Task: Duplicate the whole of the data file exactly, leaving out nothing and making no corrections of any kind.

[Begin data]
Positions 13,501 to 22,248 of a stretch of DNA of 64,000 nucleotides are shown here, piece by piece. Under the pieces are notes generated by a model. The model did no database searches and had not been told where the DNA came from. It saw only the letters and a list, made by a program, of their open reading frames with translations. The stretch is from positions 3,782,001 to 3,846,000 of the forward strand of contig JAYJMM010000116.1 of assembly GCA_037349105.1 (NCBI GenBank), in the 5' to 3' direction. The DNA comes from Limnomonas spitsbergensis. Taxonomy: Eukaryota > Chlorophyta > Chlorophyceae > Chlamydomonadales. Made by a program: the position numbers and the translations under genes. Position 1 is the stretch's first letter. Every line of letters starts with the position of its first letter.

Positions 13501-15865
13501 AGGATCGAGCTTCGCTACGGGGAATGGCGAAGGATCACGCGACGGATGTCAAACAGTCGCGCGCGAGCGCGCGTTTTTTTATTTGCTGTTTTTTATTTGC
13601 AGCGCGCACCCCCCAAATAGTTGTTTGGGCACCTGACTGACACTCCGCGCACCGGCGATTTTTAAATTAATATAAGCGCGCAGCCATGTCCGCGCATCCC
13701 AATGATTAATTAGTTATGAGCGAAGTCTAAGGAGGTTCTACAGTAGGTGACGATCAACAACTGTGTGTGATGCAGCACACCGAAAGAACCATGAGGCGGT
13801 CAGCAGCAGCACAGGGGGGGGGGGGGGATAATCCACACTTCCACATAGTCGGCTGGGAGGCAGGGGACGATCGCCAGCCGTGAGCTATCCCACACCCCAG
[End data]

Positions 13,501 to 22,248 of a stretch of DNA of 64,000 nucleotides are shown here, piece by piece. Under the pieces are notes generated by a model. The model did no database searches and had not been told where the DNA came from. It saw only the letters and a list, made by a program, of their open reading frames with translations. The stretch is from positions 3,782,001 to 3,846,000 of the forward strand of contig JAYJMM010000116.1 of assembly GCA_037349105.1 (NCBI GenBank), in the 5' to 3' direction. The DNA comes from Limnomonas spitsbergensis. Taxonomy: Eukaryota > Chlorophyta > Chlorophyceae > Chlamydomonadales. Made by a program: the position numbers and the translations under genes. Position 1 is the stretch's first letter. Every line of letters starts with the position of its first letter.

Positions 13501-15865
13501 AGGATCGAGCTTCGCTACGGGGAATGGCGAAGGATCACGCGACGGATGTCAAACAGTCGCGCGCGAGCGCGCGTTTTTTTATTTGCTGTTTTTTATTTGC
13601 AGCGCGCACCCCCCAAATAGTTGTTTGGGCACCTGACTGACACTCCGCGCACCGGCGATTTTTAAATTAATATAAGCGCGCAGCCATGTCCGCGCATCCC
13701 AATGATTAATTAGTTATGAGCGAAGTCTAAGGAGGTTCTACAGTAGGTGACGATCAACAACTGTGTGTGATGCAGCACACCGAAAGAACCATGAGGCGGT
13801 CAGCAGCAGCACAGGGGGGGGGGGGGGATAATCCACACTTCCACATAGTCGGCTGGGAGGCAGGGGACGATCGCCAGCCGTGAGCTATCCCACACCCCAG